Research led by the Centenary Institute has found that a compound extracted from a commonly cultivated orchid could be a potential new treatment option for prostate cancer. The second most common form of cancer, prostate cancer is also the sixth highest cause of cancer-related mortality worldwide.
The Centenary Institute is pleased to note its involvement in, and support of, the newly announced NSW RNA Production and Research Network involving the state’s leading universities and other prominent health and medical research organisations.
Research shows that inhibiting necroptosis, a form of cell death, could be a novel therapeutic approach for treating chronic obstructive pulmonary disease (COPD), an inflammatory lung condition, also known as emphysema, that makes it difficult to breathe.
World-class research into melanoma, the deadliest form of skin cancer, has been boosted with Dr Jessamy Tiffen, Head of the Centenary Institute’s ‘Melanoma Epigenetics Laboratory’, receiving a $447,000 project grant from Cancer Council NSW.
A collaborative project involving the University of Sydney, the Centenary Institute, the University of Technology Sydney and the Kirby Institute at UNSW Sydney, has received funding from the Medical Research Future Fund (MRFF) to continue work on the development of a unique, single-shot vaccine against COVID-19 variants of concern.
In a comprehensive analysis of human gene activation data, researchers from the Centenary Institute have discovered that the dipeptidyl peptidase-4 (DPP4) gene family is strongly implicated in the development of human hepatocellular carcinoma (HCC), the most common type of primary liver cancer.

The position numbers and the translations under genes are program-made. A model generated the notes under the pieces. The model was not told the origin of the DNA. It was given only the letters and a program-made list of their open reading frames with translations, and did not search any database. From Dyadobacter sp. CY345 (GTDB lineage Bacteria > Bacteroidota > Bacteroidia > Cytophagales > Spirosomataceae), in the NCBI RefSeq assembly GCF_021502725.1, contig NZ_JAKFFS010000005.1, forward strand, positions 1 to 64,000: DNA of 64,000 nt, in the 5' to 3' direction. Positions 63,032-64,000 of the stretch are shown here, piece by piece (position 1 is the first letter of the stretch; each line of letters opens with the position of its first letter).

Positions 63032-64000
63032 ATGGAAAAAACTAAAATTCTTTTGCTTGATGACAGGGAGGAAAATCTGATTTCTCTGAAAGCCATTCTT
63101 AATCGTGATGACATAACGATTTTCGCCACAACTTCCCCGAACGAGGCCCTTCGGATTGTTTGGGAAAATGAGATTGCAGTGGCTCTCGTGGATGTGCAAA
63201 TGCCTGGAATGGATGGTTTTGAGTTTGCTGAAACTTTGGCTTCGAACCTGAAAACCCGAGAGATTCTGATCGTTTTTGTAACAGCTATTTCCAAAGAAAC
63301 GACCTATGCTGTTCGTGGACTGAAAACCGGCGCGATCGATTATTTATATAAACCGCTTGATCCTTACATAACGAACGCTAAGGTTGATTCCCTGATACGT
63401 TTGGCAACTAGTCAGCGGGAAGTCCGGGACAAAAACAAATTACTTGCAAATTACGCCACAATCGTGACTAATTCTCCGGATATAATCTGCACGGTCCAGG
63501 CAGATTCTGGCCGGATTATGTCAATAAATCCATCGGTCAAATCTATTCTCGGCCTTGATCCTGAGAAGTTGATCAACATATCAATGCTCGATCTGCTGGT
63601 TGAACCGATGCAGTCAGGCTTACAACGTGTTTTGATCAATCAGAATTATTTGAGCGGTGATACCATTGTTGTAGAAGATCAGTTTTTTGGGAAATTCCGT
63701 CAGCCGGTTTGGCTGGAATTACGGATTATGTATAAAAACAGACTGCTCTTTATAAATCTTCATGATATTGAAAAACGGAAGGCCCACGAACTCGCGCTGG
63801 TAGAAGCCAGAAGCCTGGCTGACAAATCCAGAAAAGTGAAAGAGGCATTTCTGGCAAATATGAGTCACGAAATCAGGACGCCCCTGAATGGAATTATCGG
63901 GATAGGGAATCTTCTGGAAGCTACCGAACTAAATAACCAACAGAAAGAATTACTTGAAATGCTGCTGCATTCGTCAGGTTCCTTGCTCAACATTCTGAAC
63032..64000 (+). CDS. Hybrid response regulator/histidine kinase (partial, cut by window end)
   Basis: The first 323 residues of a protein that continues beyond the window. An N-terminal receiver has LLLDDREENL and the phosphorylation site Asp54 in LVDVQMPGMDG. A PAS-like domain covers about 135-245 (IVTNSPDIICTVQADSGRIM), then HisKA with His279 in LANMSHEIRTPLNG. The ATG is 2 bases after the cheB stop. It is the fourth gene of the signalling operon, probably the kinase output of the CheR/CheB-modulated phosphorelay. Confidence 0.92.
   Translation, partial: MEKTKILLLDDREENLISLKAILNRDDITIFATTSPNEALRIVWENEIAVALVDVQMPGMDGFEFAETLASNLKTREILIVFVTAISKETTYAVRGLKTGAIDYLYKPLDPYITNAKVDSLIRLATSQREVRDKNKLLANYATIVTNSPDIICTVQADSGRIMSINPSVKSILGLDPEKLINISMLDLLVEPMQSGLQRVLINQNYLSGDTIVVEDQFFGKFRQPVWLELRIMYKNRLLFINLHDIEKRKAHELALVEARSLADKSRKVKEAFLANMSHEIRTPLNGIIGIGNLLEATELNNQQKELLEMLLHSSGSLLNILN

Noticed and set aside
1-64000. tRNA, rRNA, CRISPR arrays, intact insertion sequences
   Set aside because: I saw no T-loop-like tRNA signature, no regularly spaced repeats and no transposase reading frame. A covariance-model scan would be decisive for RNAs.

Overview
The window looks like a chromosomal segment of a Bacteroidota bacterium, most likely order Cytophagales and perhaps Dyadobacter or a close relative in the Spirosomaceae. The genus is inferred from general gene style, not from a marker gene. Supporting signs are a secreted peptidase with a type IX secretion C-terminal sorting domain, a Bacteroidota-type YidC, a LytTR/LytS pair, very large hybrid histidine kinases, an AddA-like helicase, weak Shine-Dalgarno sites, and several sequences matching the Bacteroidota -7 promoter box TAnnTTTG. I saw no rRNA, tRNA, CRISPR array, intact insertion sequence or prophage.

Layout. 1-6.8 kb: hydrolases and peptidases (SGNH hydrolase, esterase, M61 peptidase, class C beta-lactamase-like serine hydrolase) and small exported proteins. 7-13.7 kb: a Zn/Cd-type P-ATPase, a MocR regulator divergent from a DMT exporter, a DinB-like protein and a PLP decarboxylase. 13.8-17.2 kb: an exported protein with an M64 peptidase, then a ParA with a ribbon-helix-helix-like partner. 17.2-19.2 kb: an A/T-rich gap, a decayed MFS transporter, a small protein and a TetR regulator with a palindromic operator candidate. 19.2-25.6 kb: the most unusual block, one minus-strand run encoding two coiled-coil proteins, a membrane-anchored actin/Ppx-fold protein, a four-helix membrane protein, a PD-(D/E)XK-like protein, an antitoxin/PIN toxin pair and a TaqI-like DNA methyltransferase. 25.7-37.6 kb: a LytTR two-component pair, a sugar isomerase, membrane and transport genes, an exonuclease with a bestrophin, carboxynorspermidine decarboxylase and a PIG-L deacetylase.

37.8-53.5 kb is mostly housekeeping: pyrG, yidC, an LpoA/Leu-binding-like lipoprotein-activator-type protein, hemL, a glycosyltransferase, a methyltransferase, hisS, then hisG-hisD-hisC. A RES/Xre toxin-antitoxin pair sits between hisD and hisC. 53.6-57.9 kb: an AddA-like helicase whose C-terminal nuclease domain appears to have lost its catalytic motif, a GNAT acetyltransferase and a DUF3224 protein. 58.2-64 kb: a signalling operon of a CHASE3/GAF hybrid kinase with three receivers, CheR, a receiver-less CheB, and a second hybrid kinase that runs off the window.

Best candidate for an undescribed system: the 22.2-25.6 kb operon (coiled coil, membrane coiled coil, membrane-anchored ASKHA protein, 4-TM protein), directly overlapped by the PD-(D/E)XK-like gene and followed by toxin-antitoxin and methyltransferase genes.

Research from the Centenary Institute has found that a new dual drug approach could offer up a highly effective treatment strategy for melanoma, the most serious form of skin cancer responsible for more than 1,700 deaths each year in Australia.
Associate Professor Anthony Don, Head of the Lipid Metabolism and Neurochemistry Laboratory at the Centenary Institute has received a funding grant of $115,000 from MS Research Australia to help investigate and develop drugs that can better treat multiple sclerosis (MS).
World-leading research into sudden cardiac death (SCD) in young people and multiple sclerosis has been boosted with two Centenary Institute researchers successfully securing prestigious NHMRC Ideas Grants.
Research led by the Centenary Institute, the University of Technology Sydney and the University of Queensland has shown for the first time a link between chronic obstructive pulmonary disease (COPD), an often fatal lung condition, and the gut microbiome.